Secret fourth requirement: the GM should not be Dayton Moore, Dan Jennings, or any other old time-y wime-y “baseball Front Office dude” who has had ample opportunity to do something notable and impressive but has utterly failed to do so. And no, winning a World Series doesn’t count. If the Braves are going to hire a retread, I would like them to at least hire a retread that had a greater-than-50% playoff percentage in their GM seasons. Otherwise, what’s the point? Frank Wren likely could have made the playoffs in probably 50% of his seasons, on average; let’s make sure that if we’re not privileging new ideas and ways of doing things, we at least privilege the ability to have a reasonable set of success outcomes. By the way, Dayton Moore’s teams have made the playoffs in just two of his 11 full seasons at the helm. Make any adjustment for payroll, getting his organization up and running, etc., you want, unless you are literally saying that Dayton Moore should only be responsible for, say, his last six or fewer years at the helm, he just comes off looking not-great-to-bad.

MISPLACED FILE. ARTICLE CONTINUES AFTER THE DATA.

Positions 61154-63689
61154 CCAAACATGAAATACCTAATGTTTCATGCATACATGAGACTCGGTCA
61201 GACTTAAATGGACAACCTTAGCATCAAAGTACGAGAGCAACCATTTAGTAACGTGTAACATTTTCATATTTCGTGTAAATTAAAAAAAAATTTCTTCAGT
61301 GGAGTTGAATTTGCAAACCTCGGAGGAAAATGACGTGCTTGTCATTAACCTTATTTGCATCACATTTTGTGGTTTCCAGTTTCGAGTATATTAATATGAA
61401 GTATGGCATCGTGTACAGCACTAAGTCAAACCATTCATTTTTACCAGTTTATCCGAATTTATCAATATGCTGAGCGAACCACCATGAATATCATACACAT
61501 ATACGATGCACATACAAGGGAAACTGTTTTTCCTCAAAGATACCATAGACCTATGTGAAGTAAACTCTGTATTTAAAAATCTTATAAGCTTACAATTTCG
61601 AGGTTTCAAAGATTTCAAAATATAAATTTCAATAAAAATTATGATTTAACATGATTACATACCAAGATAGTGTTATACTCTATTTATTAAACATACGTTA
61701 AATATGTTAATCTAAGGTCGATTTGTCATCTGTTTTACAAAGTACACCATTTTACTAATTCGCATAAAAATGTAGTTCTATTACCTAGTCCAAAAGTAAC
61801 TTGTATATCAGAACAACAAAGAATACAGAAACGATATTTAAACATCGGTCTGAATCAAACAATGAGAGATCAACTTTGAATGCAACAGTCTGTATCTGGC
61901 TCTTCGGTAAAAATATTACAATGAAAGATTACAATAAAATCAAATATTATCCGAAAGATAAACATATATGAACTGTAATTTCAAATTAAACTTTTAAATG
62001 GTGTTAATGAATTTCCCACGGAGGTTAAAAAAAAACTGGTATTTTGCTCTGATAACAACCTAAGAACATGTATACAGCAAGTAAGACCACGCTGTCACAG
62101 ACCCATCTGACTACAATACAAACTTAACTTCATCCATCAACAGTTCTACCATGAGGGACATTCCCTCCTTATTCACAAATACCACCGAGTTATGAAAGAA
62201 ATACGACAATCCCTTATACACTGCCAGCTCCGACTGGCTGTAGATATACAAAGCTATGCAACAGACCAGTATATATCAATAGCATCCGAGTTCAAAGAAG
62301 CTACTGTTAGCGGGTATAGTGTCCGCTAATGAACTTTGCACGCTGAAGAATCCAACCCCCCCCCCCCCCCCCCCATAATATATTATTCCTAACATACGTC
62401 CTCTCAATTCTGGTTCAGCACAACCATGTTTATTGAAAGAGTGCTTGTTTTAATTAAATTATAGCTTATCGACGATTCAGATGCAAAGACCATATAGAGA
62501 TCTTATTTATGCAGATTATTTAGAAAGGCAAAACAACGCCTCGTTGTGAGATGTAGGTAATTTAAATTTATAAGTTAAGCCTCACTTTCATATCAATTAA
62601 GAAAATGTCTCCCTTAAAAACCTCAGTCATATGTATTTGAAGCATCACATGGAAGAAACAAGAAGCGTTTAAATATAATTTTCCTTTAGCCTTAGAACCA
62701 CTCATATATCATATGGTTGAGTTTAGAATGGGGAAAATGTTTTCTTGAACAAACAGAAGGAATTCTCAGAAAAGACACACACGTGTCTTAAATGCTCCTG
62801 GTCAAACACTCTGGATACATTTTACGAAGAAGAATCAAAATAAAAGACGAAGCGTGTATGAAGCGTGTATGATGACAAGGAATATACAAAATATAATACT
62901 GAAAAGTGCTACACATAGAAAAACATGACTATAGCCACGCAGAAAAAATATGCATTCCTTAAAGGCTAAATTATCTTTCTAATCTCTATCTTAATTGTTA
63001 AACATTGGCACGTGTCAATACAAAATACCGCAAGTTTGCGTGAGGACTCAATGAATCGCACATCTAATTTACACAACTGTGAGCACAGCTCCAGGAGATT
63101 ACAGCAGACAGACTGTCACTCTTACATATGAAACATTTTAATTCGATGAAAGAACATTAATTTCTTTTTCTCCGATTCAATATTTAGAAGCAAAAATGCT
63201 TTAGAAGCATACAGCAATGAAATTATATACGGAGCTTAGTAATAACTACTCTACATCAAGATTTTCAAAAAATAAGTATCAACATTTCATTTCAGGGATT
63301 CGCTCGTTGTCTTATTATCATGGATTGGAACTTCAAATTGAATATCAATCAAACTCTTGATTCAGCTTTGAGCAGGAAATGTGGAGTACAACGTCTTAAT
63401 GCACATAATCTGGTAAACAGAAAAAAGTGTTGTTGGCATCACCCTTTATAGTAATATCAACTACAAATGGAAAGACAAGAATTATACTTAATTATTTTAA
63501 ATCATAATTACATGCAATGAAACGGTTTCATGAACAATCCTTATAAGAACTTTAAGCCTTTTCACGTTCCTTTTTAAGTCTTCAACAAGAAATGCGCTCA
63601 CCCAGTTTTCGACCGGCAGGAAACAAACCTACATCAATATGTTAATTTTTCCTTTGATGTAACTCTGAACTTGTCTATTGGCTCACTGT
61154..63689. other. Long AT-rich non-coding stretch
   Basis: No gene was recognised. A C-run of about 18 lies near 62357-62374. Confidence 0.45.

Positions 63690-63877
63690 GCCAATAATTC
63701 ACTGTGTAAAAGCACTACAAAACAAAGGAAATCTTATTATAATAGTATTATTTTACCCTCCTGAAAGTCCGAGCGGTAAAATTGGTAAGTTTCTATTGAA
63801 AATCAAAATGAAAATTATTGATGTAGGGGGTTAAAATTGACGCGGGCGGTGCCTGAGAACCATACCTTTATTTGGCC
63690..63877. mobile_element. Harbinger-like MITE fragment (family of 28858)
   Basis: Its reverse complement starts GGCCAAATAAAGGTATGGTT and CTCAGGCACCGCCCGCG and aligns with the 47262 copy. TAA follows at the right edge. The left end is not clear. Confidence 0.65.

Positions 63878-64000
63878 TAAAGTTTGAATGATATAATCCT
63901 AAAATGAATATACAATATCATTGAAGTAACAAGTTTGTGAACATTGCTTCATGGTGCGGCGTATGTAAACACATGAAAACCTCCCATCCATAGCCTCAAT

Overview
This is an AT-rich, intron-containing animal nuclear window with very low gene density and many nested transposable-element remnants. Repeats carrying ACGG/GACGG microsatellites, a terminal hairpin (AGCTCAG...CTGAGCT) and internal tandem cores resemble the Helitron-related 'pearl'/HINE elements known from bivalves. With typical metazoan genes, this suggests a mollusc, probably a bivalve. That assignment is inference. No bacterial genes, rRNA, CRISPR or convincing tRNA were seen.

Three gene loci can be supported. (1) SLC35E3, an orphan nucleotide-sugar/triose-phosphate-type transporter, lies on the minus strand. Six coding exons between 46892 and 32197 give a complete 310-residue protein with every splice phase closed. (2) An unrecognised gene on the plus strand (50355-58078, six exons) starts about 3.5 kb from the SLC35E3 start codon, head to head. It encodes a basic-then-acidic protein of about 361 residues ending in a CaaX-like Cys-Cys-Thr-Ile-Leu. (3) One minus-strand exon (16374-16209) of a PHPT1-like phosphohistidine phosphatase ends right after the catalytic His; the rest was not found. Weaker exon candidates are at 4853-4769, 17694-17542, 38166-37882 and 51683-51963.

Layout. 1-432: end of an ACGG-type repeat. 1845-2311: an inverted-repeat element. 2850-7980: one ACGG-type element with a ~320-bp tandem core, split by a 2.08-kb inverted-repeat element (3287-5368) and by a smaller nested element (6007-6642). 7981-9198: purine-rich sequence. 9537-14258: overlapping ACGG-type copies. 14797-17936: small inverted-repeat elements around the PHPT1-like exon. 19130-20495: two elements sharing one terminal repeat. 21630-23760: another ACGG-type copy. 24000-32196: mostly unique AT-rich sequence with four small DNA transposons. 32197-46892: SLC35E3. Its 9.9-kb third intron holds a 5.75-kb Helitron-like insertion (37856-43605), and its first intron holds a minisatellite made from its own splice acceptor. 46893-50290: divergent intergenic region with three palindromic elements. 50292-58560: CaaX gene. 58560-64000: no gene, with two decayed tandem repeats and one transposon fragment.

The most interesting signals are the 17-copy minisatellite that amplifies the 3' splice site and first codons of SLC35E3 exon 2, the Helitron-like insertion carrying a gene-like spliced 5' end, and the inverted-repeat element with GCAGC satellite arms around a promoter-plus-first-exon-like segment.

Eric Cole - I think there is a fundamental problem throughout baseball and it exists between more traditional baseball men and women who have grown up playing the game and in the game and have very set opinions on what they look for versus those who are more analytical driven and prefer to use data, statistical analysis, and the like to help guide their decision making. I think the ideal GM candidate needs to see the value in both. Real scouting is great. Analytics are great. Good to great players will be agreed upon by both schools of thought. We have seen that part of the negative press from other executives is that Coppy was very firmly in the latter camp (while also seemingly not being likable by executives it seems). I don’t have an answer as to what person meets those criteria as being respected by both schools of thought, but that would be my end goal.

I am also a big fan of the notion of building a team from within through the draft and international signees. The new park and the revenues from that will help the Braves’ sign guys, but it is going to be next to impossible for them to compete with bigger markets with bigger payrolls for the top guys. As a result, someone with experience in scouting and player development would be a big plus for me. Beyond that, I am always in favor of someone who is willing to be bold with moves and to actually engage the fan base while being thick-skinned enough to realize that a chunk of them will hate everything you do no matter what. Also, everything that Ivan said is really sweet so if I didn’t make sense….just go back to what he said and pretend I said it.